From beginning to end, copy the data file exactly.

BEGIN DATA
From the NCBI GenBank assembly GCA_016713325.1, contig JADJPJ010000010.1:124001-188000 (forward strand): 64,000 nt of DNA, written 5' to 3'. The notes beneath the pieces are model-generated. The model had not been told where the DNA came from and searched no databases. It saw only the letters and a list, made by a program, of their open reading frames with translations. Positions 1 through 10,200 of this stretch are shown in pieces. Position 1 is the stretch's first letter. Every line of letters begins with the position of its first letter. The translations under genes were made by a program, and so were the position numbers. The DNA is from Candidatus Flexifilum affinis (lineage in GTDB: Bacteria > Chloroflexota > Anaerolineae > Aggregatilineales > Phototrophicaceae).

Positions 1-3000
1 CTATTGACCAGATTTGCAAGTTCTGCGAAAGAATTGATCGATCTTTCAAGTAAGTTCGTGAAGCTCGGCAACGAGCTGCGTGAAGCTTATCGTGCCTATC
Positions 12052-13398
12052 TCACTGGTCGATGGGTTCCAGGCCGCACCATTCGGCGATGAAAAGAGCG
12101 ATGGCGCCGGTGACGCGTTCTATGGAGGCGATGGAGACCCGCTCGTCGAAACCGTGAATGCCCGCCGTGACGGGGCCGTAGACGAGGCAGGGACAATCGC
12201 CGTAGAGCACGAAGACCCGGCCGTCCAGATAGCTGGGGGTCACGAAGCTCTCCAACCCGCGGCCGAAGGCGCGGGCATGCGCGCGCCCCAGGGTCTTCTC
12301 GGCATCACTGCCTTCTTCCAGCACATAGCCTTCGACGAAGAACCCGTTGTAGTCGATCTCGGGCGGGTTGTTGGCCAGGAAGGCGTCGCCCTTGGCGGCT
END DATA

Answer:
From the NCBI GenBank assembly GCA_016713325.1, contig JADJPJ010000010.1:124001-188000 (forward strand): 64,000 nt of DNA, written 5' to 3'. The notes beneath the pieces are model-generated. The model had not been told where the DNA came from and searched no databases. It saw only the letters and a list, made by a program, of their open reading frames with translations. Positions 1 through 10,200 of this stretch are shown in pieces. Position 1 is the stretch's first letter. Every line of letters begins with the position of its first letter. The translations under genes were made by a program, and so were the position numbers. The DNA is from Candidatus Flexifilum affinis (lineage in GTDB: Bacteria > Chloroflexota > Anaerolineae > Aggregatilineales > Phototrophicaceae).

Positions 1-3000
1 CTATTGACCAGATTTGCAAGTTCTGCGAAAGAATTGATCGATCTTTCAAGTAAGTTCGTGAAGCTCGGCAACGAGCTGCGTGAAGCTTATCGTGCCTATC
Positions 12052-13398
12052 TCACTGGTCGATGGGTTCCAGGCCGCACCATTCGGCGATGAAAAGAGCG
12101 ATGGCGCCGGTGACGCGTTCTATGGAGGCGATGGAGACCCGCTCGTCGAAACCGTGAATGCCCGCCGTGACGGGGCCGTAGACGAGGCAGGGACAATCGC
12201 CGTAGAGCACGAAGACCCGGCCGTCCAGATAGCTGGGGGTCACGAAGCTCTCCAACCCGCGGCCGAAGGCGCGGGCATGCGCGCGCCCCAGGGTCTTCTC
12301 GGCATCACTGCCTTCTTCCAGCACATAGCCTTCGACGAAGAACCCGTTGTAGTCGATCTCGGGCGGGTTGTTGGCCAGGAAGGCGTCGCCCTTGGCGGCT